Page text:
CONTRIBUTED BY THE REIQ
The 2022 Federal Budget delivered some good news for the Queensland real estate market, with the main initiative to tackle housing affordability being the continuation of the Home Guarantee Scheme and the doubling of the places offered.
The Real Estate Institute of Queensland (REIQ) CEO Antonia Mercorella welcomed the expansion of the Home Guarantee Scheme from 20,000 to 50,000 places a year – but expressed concerns over whether the measures went far enough to have a meaningful impact.
“This Federal Budget gets a tick of approval from us for its support for single parent families and first home buyers and its objective to encourage people to move the regions,” Ms Mercorella said.
“However, while expanding the Home Guarantee Scheme is a good start and definitely a step in the right direction, it must be acknowledged that 50,000 places is not nearly enough to meet national demand.”
FIRST HOME GUARANTEE
“The REIQ welcomes support for first home buyers with 35,000 places announced as part of the extended First Home Guarantee allowing them to purchase a home with a 5% deposit without having to pay mortgage insurance because the government guarantees the loan,” Ms Mercorella said.
“Any budgetary measures that support first home buyers to manage the challenge of saving a significant deposit and realising their dream of home ownership sooner is to be applauded.
“However, considering there were nearly 17,000 first home buyer loans in Queensland alone in the year to January 2022 (ABS), and 36,000 first home buyer loans in Queensland alone last financial year (boosted by the HomeBuilder Grant), you can see how 35,000 places nationally is not going to make much of a dent on demand.”
FAMILY HOME GUARANTEE
“The REIQ is pleased to see there are another 5,000 places for single parents who earn up to $125,000 a year to have assisted access to established housing under the Family Home Guarantee – allowing them to purchase their first properties or re-enter the housing market with just a 2% deposit,” Ms Mercorella said.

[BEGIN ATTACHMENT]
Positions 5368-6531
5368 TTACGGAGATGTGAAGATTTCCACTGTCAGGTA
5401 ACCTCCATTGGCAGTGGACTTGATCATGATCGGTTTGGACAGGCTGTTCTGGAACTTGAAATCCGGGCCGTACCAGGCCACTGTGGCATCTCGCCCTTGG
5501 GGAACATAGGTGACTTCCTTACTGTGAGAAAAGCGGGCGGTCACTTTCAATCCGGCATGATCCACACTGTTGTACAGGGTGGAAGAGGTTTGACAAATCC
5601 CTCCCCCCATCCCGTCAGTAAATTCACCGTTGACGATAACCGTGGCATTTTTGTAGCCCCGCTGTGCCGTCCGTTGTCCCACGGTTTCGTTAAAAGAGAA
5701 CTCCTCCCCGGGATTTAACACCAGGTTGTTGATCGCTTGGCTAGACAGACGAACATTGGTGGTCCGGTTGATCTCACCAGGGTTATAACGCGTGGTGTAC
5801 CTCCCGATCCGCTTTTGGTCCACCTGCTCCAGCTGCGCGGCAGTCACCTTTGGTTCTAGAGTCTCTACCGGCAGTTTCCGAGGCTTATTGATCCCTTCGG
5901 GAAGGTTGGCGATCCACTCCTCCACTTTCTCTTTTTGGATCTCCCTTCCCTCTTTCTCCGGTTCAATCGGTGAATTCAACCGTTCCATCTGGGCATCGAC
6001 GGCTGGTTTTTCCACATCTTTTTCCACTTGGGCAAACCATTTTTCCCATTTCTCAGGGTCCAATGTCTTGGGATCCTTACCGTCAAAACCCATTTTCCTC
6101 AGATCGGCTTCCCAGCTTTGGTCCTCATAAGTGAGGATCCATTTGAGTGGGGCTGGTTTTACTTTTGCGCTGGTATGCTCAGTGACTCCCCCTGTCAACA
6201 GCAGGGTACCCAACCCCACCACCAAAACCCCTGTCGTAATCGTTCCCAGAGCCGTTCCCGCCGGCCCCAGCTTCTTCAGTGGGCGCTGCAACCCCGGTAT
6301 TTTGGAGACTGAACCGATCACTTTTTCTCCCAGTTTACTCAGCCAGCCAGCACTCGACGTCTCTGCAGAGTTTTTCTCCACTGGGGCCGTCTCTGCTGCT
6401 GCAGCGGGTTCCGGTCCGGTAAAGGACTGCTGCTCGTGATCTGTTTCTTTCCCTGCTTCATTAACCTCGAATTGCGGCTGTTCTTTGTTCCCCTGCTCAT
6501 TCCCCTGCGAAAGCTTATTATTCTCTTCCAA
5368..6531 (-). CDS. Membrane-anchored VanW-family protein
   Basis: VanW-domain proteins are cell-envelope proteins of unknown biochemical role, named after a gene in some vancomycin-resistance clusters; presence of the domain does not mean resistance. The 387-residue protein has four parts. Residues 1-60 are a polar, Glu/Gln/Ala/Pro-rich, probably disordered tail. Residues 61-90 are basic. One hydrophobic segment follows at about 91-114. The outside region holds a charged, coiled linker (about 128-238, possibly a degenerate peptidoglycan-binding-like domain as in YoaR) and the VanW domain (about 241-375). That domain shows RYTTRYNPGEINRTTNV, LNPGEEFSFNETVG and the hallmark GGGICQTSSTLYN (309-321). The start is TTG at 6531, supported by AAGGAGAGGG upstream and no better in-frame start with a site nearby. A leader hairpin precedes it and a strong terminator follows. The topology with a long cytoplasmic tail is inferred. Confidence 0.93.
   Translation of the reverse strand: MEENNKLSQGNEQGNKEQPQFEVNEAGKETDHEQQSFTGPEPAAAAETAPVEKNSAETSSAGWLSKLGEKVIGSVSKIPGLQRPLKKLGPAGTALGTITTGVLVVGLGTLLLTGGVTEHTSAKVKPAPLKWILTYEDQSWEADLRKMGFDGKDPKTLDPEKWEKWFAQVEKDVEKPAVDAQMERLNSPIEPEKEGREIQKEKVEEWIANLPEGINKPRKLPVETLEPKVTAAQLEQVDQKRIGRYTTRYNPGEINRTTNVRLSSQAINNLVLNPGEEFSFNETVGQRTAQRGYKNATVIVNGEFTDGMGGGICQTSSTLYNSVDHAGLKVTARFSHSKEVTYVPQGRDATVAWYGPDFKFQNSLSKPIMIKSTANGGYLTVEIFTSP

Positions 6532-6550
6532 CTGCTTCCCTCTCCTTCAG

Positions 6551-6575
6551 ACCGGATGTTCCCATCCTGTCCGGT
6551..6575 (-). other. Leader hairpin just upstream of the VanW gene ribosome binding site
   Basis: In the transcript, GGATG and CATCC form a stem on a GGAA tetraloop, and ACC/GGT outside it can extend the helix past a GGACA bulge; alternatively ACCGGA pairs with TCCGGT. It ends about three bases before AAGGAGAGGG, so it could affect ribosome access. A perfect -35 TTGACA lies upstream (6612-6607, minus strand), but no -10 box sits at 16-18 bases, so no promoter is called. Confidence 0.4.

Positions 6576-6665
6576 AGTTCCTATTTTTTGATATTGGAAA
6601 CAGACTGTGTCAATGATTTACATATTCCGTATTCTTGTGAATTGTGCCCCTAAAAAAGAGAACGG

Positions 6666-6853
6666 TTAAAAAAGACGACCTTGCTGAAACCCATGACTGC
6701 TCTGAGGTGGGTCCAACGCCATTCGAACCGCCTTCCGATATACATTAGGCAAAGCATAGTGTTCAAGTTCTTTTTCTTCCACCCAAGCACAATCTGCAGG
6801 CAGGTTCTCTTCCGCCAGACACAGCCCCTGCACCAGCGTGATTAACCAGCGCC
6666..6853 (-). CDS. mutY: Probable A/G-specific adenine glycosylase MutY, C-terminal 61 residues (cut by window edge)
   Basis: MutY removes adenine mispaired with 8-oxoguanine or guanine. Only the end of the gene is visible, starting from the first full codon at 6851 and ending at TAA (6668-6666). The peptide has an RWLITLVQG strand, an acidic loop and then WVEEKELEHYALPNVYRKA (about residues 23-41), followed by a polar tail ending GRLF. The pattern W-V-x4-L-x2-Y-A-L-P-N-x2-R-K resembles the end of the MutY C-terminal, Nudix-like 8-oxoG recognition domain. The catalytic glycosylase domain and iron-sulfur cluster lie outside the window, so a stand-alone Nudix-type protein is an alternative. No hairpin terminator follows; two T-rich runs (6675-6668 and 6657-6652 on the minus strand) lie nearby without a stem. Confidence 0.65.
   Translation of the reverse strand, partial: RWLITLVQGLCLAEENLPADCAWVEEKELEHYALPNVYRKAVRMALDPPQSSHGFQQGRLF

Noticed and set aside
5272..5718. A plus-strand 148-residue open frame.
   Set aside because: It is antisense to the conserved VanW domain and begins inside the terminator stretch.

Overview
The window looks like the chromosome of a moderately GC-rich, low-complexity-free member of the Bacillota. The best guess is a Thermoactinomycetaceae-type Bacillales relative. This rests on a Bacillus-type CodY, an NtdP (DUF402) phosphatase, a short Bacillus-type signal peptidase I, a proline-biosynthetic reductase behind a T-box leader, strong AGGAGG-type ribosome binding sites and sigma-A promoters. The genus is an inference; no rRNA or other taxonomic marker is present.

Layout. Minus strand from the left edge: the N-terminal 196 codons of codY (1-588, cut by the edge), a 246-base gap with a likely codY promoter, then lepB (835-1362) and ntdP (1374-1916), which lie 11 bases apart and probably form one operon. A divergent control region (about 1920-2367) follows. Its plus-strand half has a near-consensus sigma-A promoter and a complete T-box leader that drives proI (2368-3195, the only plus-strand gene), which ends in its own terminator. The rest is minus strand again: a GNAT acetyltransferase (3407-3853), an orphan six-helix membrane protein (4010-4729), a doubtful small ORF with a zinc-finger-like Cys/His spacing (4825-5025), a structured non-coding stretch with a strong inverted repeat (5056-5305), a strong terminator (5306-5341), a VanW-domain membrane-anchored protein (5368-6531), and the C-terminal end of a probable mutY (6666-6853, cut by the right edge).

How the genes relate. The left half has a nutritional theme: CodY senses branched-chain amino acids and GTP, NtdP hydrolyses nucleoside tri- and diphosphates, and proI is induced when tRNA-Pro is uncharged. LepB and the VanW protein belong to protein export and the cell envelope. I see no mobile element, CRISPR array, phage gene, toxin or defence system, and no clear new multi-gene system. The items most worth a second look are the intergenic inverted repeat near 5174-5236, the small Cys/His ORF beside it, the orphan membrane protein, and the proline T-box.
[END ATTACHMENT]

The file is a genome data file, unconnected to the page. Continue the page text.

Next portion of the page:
“Extending the support to assist single parent families is commendable. Particularly considering when this initiative was first introduced, it was restricted to 10,000 places over four years (2,500 yearly caps).
“We recognise it’s increasingly challenging to come up with the 10% deposit needed to achieve the dream of home ownership, and we’d like to see the Government getting more innovative and creative with solutions to address this.”
REGIONAL HOME GUARANTEE
“While the REIQ welcomes the new Regional Home Guarantee, with 10,000 places per year for migrants and anyone who has not owned a property for five years – it’s disappointing to see that this initiative is restricted to either building or buying a newly built home,” Ms Mercorella said.
“By doing so, it fails to recognise the entry barriers for many first home buyers, particularly for young families for whom new construction isn’t an affordable or practical option over established housing options.
“To have the desired impact, this initiative needs to be extended to established housing.
“Further, when it comes accessing the Regional Home Guarantee, Queensland is at a disadvantage due to our larger decentralised population.
“With a significant portion of our population living outside of our capital city, and high interstate migration to Queensland’s regions, 10,000 places is simply too low for Queensland.”
“It’s clear that all three programs under the Home Guarantee Scheme – the extended First Home Guarantee (previously called the First Home Loan Deposit Scheme), the extended Family Home Guarantee, and the new Regional Home Guarantee have been introduced to address housing affordability nationally,” Ms Mercorella said.
“It’s no secret that affordability is a hot topic sure to be on voter’s minds as it increasingly becomes a prevalent issue all around Australia.
“We acknowledge that we can’t just rely on the Federal Government to tackle housing affordability, and that’s why the REIQ would support all levels of Government working together to develop a bi-partisan plan to address housing affordability and better planning for our future housing needs.”
“This Budget misses an opportunity to encourage older Australians to sell the family home that is now too large and move into a better-suited sized home,” she said.
“There are thousands of under-utilised properties in Queensland and throughout Australia due to people living in their homes years longer than is suitable for their stage in life.
“High transactional costs are a key deterrent for this prolonged property hold – such as stamp duty alongside other costs associated with buying and selling, and more can be done to make downsizing a much easier financial decision for older Queenslanders, to significantly free up much-needed housing stock.”